I'll only subscribe to Disney+ if it fixes these 3 things

Disney Plus home page
(Image credit: Disney)

The great Disney+ password crackdown continues. The latest news is that the House of Mouse plans to cut off password sharing this summer, and has already notified subscribers of a change in its terms and conditions forbidding account sharing with anyone outside their household. These new Ts&Cs went into effect on 14th March.

It's a brave move. But Disney has been emboldened by Netflix's same scheme last year. That saw subscriber numbers jump by more than 13.1 million in the following three months. It turns out that charging people to use your product is good business after all.

As long as the product is up to scratch, that is. And I'm unconvinced. While I enjoy the breadth and depth of content on Disney+, the functionality needs work. Disney, if you're hoping I sign up, you'd better fix these three issues.

1. Episode selection

The Series tab of Disney+

(Image credit: Future)

Pick a show, and you should be able to select which episode you watch, right? It's a no brainer. Especially for shows like Bluey, when kids want a specific episode (and aren't shy about telling you).

That's not how it works on Disney+. Instead, once you select a show, the last played episode starts up. Which makes sense. But if you want to choose a different episode, you have to head back to the homepage, and use the search function to find the show again. Even though you can see the show right there in the 'Continue Watching' row, you can't select an episode without manually searching for it (which involves selecting letters to spell out the show's name – a painfully slow process when using a TV remote).

Admittedly you can skip to the next episode from within the one that's playing. And the first time you select a show it'll let you choose which episode to watch (though this seems pointless, as inevitably you'll want to watch the first episode). But not being able to select an episode from the homepage is a real clanger of a UI oversight. Unforgivable.

2. Easier adds to watchlist

The Disney Plus homepage

(Image credit: What Hi-Fi?)

This is something my learned colleague Harry McKerrell has previously opined, but adding items to the watchlist really needs to be made easier. As it stands, if you want to add something like Only Murders In The Building to your watchlist (which you really should), you need to select said show and then click the + sign. Again, there's no way to do it from the homepage.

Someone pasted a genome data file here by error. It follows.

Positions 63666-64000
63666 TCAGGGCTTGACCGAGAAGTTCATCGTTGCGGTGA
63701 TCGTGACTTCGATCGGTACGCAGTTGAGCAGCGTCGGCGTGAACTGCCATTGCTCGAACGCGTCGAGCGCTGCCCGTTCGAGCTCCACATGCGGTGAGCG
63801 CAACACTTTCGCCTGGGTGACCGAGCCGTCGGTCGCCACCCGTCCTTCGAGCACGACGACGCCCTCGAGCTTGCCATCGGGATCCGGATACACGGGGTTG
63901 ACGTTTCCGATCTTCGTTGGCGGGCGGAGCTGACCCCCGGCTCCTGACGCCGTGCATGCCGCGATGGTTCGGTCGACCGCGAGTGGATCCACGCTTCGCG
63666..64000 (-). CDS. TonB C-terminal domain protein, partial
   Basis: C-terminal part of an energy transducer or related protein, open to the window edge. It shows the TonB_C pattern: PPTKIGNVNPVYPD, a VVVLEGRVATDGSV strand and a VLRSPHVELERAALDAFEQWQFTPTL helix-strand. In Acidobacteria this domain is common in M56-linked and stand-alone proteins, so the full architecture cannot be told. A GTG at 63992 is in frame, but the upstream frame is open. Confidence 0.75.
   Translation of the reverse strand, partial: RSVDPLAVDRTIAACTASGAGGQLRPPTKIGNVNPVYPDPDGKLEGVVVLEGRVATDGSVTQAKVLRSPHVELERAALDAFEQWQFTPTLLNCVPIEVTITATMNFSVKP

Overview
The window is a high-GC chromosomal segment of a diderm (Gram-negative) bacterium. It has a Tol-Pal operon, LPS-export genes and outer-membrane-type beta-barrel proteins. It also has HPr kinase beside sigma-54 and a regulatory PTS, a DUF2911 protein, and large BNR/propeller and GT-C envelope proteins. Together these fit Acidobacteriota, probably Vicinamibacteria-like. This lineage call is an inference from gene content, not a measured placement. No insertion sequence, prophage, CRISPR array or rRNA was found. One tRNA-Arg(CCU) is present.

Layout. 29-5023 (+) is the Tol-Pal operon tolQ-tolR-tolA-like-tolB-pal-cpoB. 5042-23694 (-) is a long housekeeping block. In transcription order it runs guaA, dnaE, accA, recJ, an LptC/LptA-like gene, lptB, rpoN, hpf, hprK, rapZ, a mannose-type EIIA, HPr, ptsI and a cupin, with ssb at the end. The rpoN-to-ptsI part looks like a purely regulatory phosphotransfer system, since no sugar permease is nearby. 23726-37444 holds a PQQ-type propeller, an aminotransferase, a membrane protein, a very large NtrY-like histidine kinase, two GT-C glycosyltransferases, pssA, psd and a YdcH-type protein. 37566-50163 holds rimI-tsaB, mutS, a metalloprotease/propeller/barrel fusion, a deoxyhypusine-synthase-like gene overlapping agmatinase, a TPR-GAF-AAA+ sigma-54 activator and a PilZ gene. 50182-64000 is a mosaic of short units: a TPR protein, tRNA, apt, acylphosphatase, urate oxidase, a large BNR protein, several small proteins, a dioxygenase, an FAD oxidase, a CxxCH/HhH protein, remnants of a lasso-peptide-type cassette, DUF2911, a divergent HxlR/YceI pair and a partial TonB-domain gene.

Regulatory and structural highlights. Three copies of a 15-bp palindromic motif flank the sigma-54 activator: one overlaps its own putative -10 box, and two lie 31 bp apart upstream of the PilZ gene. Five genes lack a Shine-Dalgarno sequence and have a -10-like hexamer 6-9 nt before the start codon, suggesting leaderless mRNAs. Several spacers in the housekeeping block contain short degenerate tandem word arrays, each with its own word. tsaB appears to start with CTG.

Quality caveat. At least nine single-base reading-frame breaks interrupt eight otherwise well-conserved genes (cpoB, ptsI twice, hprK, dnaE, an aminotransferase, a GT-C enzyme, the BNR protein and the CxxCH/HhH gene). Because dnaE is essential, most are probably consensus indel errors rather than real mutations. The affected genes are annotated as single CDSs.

How much simpler would it be to add the option to the homepage? That way, when you can't decide what to watch, you could scroll through what's new, adding anything that looks interesting. Then load up your watchlist, and see all your options in one place for a more detailed discussion. Because let's face it, we could all do with less aimless scrolling in our lives.

3. Better resume playing

The Movies tab on Disney+

(Image credit: Future)

How annoying this one is depends on what you're watching, and how stop-start your viewing is. But when you resume watching from the homepage, your content jumps back a little. (I'd like to think this is an intentional feature to recap what just happened, but I fear not.) 

In short episodes the repeat is just a few seconds, but with the three-and-a-half-hour Taylor Swift: The Eras Tour, it can be closer to a minute. Which wouldn't be so bad, but when you're watching it in seven-minute chunks, as my kids currently are, it makes an already epic concert seem more like a months-long tour. And that's something I'd happily pay to avoid.


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Joe Svetlik

Joe has been writing about tech for 17 years, first on staff at T3 magazine, then in a freelance capacity for Stuff, The Sunday Times Travel Magazine, Men's Health, GQ, The Mirror, Trusted Reviews, TechRadar and many more (including What Hi-Fi?). His specialities include all things mobile, headphones and speakers that he can't justifying spending money on.

  • RichSM
    In short episodes the repeat is just a few seconds, but with the three-and-a-half-hour Taylor Swift: The Eras Tour, it can be closer to a minute.
    I think the reason for this is that it tracks your viewed time in percentages of the total length. A lot of streaming services record the last timestamp or keyframe you watched, but percentages would explain why this is happening on Disney+.
    All services won't keep your viewed time completely up to date in real time though, because the client will only send a "I've watched this bit" only once it has played it, so if you hit stop between those pings, the server will send you back to the last successful one.